Child Abuse Recovery

Childhood Trauma and Neglect

Trauma in early childhood can be particularly harmful. Many of my clients experience anxiety and depression from their experiences as a child. This often means that the trauma is stored in the body and the mind and impacts the lens in which they see and feel their world. They have learnt ways to protect themselves as a child which in adult life can be counterproductive to living a healthy and peaceful life. It may have been a life saver as a child but can inhibit strong positive relationships as an adult.

Early childhood trauma generally means trauma between birth and the age of six and childhood trauma is longer than that. A child’s amazing brain grows and develops rapidly, especially in the first three years. Young children are also very dependent on the caregivers for care, nurture and protection. This can make young children especially vulnerable to trauma. When trauma occurs early it can affect a child’s development. It can also affect their ability to attach securely (attachment trauma), especially when their trauma occurs with a caregiver.

What is childhood trauma?

“The experience of an event by a child that is emotionally painful or distressful, which often results in lasting mental and physical effects.”

Childhood trauma can occur when a child witnesses or experiences overwhelming negative events in childhood. Many childhood experiences can overwhelm a child. These can occur in relationships with abuse (emotional, psychological, physical, sexual and neglect), exploitation or bullying. This is known as interpersonal trauma – trauma that happens between people.

Children can also experience traumatic events. These include accidents, natural disasters, war and civil unrest, poverty, medical procedures, pandemics, or the sudden loss of a parent or caregiver through death, divorce, separation or imprisonment.

Interpersonal Trauma

This happens when a person or people do something which harms a child or young person. There are many ways this can occur. For example:

  • Sexual, physical, emotional abuse, exploitation or trafficking. This can happen at home, in the community or in an organisation.
  • Witnessing or experiencing violence in the home or family
  • Bullying in person or online
  • Witnessing or experiencing violence in the community. This can happen with civil unrest or war and is not uncommon for children who are refugees or asylum seekers.

Parent or caregiver trauma

A child or young person experiences trauma because their parent or caregiver is affected by their own trauma.

This can mean that the parent/caregiver cannot meet the child’s emotional or physical needs. Most parents have good intentions. When a parent is still affected by their own trauma, they might not be able to bond securely with their child and can limit safe connection.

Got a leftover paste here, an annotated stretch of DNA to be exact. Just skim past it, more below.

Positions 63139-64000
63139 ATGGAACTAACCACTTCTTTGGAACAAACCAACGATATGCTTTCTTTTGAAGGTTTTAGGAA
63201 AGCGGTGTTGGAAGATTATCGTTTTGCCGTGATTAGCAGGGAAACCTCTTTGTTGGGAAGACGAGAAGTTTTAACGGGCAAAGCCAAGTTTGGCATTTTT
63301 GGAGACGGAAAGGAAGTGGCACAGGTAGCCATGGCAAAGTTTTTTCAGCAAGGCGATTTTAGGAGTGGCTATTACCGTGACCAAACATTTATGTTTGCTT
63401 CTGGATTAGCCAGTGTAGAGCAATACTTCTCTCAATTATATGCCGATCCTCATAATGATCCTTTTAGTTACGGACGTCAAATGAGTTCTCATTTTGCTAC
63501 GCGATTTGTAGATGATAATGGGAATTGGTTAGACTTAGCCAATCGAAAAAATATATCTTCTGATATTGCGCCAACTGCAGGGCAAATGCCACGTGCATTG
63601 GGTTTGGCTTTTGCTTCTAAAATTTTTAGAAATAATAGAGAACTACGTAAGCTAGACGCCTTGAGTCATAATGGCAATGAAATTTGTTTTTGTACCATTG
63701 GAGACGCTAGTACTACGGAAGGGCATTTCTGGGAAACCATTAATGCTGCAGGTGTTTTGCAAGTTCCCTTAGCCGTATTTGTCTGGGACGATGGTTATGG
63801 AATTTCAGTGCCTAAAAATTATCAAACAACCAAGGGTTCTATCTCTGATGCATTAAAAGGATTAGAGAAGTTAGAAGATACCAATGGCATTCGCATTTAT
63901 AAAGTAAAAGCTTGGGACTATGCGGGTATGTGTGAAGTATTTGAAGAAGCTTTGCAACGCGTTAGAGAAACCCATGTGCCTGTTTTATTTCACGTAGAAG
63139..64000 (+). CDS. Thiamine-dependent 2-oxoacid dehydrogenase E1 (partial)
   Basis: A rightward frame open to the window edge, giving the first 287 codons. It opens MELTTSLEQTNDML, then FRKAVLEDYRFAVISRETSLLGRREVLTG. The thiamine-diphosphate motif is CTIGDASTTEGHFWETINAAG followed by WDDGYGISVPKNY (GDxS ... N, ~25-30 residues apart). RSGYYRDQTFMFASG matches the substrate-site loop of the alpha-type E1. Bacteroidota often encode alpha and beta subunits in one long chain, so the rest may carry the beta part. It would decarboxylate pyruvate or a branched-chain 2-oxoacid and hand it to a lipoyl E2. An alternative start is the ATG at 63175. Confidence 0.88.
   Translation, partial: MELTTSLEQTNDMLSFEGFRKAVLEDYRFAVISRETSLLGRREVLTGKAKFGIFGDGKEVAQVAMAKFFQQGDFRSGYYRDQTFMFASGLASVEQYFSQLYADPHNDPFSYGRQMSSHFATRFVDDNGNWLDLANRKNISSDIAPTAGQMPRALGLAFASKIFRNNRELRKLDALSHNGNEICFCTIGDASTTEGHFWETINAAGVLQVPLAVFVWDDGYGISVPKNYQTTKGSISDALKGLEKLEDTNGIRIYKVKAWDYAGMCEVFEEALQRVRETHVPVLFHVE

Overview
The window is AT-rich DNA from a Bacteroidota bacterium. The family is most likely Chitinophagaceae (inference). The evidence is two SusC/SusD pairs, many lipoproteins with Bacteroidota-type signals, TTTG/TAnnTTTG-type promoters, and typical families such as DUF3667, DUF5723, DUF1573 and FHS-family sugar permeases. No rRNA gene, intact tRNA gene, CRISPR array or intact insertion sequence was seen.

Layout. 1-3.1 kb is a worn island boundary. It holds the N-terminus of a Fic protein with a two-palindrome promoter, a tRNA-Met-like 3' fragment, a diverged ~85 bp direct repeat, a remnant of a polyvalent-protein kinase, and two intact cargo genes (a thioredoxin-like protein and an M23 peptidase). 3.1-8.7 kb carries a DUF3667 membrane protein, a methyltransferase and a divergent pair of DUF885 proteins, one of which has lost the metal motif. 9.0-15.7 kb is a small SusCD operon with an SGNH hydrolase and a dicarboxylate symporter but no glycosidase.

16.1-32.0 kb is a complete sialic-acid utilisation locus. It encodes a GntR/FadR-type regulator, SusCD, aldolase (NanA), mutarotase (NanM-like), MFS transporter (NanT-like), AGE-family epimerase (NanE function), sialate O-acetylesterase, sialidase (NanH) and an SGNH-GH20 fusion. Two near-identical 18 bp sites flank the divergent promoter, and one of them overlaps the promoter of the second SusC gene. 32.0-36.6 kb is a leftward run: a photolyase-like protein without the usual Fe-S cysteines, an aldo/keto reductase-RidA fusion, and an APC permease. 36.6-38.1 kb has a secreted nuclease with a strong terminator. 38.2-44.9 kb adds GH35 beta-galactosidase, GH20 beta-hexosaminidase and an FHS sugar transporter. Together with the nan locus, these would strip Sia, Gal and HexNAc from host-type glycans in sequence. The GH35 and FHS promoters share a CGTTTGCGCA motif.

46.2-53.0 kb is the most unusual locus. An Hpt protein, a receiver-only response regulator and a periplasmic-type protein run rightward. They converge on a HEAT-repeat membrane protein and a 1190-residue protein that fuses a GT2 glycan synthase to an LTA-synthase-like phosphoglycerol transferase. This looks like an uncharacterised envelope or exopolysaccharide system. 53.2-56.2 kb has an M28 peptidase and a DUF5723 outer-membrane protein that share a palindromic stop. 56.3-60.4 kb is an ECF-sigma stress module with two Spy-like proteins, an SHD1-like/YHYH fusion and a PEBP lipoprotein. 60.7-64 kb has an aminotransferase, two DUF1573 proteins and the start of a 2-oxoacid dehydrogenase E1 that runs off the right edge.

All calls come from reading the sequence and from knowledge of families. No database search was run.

This can occur when a parent or caregiver:

  • Has a chronic physical or mental illness
  • Has a serious accident
  • Misuses substances e.g., alcohol or drugs
  • Dies, is imprisoned, divorces or separated

International surveys show that traumatic experiences are very common across the world. One study showed that nearly half of all children in the United States are exposed to at least one traumatic social or family experience.

The Adverse Childhood Experiences (ACE) Study (Felliti and Anda, 1998) is well known. The study included more than 17,000 people. It is a long-term study going on since 1995. It is often referred to when looking at childhood trauma and how it can affect a person’s health and life.

The ACE study looked at the connection between childhood trauma and adult health. It showed that adverse childhood experiences are much more common than recognized or acknowledged. It also showed that they can have serious impacts on adult health, even fifty years later (Felliti, 2002).

This study puts childhood trauma into ten categories:

Abuse of child:

  1. Emotional
  2. Physical
  3. Sexual

 Trauma in child’s environment:

  1. Parental substance abuse
  2. Parental separation and/or divorce
  3. Mental illness
  4. Suicidal household member
  5. Violence to mother
  6. Imprisoned household member

Neglect of child:

  1. Childs basic physical and/ or emotional needs are unmet

In the ACE study each of these ten categories is given a score of one. These scores are added up to make what is called the ACE score. The World Health organisation developed a questionnaire to measure ACE scores in all countries. This is called the ACE International Questionnaire (ACE-IQ). It added other categories beyond the ten of the ACE study e.g. peer violence. The questionnaire asks questions about family function; physical, sexual and emotional abuse and neglect by parents or caregivers; peer violence; witnessing community violence, and exposure to collective violence.